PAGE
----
Ex-J&J CEO Alex Gorsky joins $60M funding for Causaly’s speed-reading drug discovery AI

Ex-J&J CEO Alex Gorsky joins $60M funding for Causaly’s speed-reading drug discovery AI

Often, when a pharmaceutical company or biotech researcher wants to develop a new drug for a specific condition, they have to sift through mountains of published clinical data to identify a promising target, diagnostic biomarkers associated with the condition and a compound that’ll be able to reach and interact with the target. The process can take weeks, months or even years—unless Causaly has anything to say about it.

The U.K.-based company is developing an artificial intelligence-based platform that plows through scientific literature at superhuman speeds, compiling its findings into “knowledge graphs” that pinpoint genes, proteins and other biological quirks linked to specified conditions and the mechanisms of action that have the best chance of treating them.

Causaly already works with a dozen of the top 20 pharma companies—plus researchers from the FDA, the National Institutes of Health and more—and recently tripled its revenues, and it’s still raking in support. The company announced Thursday that it has closed a $60 million funding round that’ll go toward the continued development of its platform and the expansion of its partnerships.

ICONIQ Growth led the series B financing, which was also joined by individuals including former Johnson & Johnson CEO Alex Gorsky and Datadog CEO Olivier Pomel, as well as VC firms Index Ventures, Marathon Venture Capital, EBRD, Pentech Ventures and Visionaries Club.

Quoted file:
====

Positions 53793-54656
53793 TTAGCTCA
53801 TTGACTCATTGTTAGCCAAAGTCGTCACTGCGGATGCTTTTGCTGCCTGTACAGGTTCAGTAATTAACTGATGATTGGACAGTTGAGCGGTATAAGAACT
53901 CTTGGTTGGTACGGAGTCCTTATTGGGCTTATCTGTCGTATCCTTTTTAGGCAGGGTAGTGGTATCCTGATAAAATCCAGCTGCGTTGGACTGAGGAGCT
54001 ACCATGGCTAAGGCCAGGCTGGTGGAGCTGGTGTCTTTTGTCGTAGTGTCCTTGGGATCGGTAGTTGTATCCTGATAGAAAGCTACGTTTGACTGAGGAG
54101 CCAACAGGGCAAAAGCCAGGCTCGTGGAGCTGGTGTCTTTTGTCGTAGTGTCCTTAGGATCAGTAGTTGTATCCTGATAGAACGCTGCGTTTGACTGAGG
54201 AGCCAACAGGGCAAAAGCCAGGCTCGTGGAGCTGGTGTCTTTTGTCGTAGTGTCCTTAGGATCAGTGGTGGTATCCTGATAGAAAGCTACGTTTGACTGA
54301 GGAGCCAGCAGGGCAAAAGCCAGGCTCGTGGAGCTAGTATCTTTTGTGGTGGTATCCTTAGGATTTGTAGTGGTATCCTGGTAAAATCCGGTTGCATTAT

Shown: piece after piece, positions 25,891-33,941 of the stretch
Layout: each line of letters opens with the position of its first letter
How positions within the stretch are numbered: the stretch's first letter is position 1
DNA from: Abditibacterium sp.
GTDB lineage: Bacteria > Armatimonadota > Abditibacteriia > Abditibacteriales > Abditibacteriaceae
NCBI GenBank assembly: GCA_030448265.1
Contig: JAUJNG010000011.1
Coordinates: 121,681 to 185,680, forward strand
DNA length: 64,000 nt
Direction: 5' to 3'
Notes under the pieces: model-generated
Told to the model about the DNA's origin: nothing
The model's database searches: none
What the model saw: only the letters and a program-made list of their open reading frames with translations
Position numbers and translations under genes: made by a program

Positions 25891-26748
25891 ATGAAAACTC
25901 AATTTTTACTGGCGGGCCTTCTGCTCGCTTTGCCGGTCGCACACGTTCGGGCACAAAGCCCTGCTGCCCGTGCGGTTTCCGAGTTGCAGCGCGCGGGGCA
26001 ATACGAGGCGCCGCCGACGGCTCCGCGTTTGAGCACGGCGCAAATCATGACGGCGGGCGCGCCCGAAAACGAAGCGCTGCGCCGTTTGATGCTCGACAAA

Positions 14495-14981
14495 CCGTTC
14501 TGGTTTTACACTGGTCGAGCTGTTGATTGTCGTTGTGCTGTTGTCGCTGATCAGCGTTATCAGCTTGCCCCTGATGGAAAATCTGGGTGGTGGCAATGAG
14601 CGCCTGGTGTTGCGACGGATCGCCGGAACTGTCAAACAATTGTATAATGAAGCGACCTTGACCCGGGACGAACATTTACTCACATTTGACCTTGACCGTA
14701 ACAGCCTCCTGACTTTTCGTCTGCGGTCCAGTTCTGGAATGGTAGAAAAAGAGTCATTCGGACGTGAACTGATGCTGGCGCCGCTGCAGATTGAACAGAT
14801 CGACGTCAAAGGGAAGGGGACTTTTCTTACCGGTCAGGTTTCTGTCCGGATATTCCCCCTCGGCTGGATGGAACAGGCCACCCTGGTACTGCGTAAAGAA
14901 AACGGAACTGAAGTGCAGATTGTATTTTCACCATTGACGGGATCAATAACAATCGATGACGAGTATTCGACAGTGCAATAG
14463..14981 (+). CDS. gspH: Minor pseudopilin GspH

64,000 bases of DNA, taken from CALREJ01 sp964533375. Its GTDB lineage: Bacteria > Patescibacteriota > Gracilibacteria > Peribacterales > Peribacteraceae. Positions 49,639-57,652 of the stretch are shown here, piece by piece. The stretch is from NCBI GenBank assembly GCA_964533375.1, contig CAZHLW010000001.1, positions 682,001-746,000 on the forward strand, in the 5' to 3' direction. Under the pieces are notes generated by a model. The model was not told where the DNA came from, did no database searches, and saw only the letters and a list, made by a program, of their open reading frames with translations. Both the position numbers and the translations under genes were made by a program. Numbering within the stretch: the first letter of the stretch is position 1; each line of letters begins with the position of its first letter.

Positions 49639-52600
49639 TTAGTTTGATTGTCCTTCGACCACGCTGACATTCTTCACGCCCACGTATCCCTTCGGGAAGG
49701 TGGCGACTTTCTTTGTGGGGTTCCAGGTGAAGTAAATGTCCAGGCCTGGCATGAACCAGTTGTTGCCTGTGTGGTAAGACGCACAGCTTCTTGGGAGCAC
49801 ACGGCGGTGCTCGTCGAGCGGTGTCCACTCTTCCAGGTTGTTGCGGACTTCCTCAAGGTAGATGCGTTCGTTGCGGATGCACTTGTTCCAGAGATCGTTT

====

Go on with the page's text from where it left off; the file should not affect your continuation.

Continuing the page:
“Recent advances in AI open completely new possibilities, and there is a great need for transparent AI systems that science leaders can trust,” Yiannis Kiachopoulos, Causaly’s co-founder and CEO, said in the announcement. “Knowledge is the lifeblood of research organizations, and we are committed to our mission to make it discoverable, working with our customers to make sense of their scientific data and apply insights to enable evidence-driven decisions.”

In total, Causaly has now raised more than $90 million since its 2018 founding.

After using Causaly’s AI to identify potential drug targets, biomarkers and pharmaceutical approaches, biopharma developers can continue using the platform to design experiments.

Meanwhile, researchers like those at the NIH’s National Institute of Environmental Health Sciences can query the AI to scour published research for connections between health conditions and the environment or other external factors. Regulators at the FDA may task the technology with helping to determine a new drug’s safety profile, compiling a list of adverse reactions and side effects linked to specific compounds.

Altogether, according to Causaly, its technology can help boost its partners’ productivity tenfold, enable the discovery of novel new drugs and improve the overall success rate of the drug development process.

In Thursday’s announcement, Carlos Gonzalez-Cadenas, a partner at Index Ventures, called Causaly’s technology “one of the clearest real-life applications of AI today.”

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